Background: Coronavirus disease 2019 (COVID-19) has rapidly become a global pandemic. Because the severity of the disease is highly variable, predictive models to stratify patients according to their mortality risk are needed.
Objective: Our aim was to develop a model able to predict the risk of fatal outcome in patients with COVID-19 that could be used easily at the time of patients' arrival at the hospital.
Methods: We constructed a prospective cohort with 611 adult patients in whom COVID-19 was diagnosed between March 10 and April 12, 2020, in a tertiary hospital in Madrid, Spain. The analysis included 501 patients who had been discharged or had died by April 20, 2020. The capacity of several biomarkers, measured at the beginning of hospitalization, to predict mortality was assessed individually. Those biomarkers that independently contributed to improve mortality prediction were included in a multivariable risk model.
Results: High IL-6 level, C-reactive protein level, lactate dehydrogenase (LDH) level, ferritin level, d-dimer level, neutrophil count, and neutrophil-to-lymphocyte ratio were all predictive of mortality (area under the curve >0.70), as were low albumin level, lymphocyte count, monocyte count, and ratio of peripheral blood oxygen saturation to fraction of inspired oxygen (SpO2/FiO2). A multivariable mortality risk model including the SpO2/FiO2 ratio, neutrophil-to-lymphocyte ratio, LDH level, IL-6 level, and age was developed and showed high accuracy for the prediction of fatal outcome (area under the curve 0.94). The optimal cutoff reliably classified patients (including patients with no initial respiratory distress) as survivors and nonsurvivors with 0.88 sensitivity and 0.89 specificity.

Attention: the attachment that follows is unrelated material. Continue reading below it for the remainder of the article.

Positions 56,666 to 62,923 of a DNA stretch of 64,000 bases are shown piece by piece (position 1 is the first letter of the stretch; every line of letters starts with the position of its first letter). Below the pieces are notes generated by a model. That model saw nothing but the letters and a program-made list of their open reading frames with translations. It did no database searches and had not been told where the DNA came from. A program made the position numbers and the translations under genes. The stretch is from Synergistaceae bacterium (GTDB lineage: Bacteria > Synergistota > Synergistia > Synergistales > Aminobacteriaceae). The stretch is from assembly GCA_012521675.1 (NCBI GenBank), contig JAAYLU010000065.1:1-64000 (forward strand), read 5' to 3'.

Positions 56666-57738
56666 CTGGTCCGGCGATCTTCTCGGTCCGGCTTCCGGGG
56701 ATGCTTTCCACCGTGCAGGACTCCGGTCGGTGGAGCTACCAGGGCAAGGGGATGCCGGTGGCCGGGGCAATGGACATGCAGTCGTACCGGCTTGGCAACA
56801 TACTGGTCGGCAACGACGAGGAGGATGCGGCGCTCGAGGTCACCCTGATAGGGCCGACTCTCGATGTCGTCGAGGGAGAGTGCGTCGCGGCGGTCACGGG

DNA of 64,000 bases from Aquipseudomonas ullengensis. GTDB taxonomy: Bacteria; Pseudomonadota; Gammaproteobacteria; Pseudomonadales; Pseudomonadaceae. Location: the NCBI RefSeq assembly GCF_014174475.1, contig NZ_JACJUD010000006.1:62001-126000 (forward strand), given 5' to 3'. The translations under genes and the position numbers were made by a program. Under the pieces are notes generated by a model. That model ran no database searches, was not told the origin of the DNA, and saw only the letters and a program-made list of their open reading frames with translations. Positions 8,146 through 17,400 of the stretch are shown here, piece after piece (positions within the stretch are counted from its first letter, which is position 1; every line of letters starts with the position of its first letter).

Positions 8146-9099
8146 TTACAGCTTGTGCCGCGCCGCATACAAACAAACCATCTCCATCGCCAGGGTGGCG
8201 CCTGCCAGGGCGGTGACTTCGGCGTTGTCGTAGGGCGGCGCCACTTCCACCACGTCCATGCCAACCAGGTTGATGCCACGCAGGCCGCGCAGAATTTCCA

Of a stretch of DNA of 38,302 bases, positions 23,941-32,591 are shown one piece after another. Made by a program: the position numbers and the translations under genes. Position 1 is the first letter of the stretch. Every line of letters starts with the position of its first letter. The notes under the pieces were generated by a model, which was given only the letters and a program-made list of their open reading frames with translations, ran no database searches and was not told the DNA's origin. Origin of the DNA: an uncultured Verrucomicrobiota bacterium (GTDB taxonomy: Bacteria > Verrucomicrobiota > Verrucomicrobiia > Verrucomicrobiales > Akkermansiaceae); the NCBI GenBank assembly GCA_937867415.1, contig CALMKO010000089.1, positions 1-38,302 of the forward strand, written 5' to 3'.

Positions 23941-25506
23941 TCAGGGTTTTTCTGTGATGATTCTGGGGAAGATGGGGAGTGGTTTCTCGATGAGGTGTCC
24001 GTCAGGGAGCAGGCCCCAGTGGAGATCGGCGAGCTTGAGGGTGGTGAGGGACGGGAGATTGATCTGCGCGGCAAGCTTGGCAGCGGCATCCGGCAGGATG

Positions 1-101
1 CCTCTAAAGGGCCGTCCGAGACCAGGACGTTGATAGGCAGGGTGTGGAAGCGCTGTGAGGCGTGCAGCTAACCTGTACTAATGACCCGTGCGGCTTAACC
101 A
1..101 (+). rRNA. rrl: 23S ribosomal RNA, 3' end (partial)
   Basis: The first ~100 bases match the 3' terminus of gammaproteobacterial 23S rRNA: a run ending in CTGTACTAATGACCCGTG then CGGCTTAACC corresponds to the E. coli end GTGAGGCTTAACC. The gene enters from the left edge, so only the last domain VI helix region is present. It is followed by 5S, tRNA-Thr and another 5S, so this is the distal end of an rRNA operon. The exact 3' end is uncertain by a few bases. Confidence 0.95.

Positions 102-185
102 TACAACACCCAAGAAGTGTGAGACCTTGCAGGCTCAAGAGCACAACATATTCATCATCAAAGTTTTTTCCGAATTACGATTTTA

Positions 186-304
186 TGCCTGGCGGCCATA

Conclusion: This mortality risk model allows early risk stratification of hospitalized patients with COVID-19 before the appearance of obvious signs of clinical deterioration, and it can be used as a tool to guide clinical decision making.
Keywords: COVID-19; IL-6; mortality risk; predictive model.
Copyright © 2020 The Authors. Published by Elsevier Inc. All rights reserved.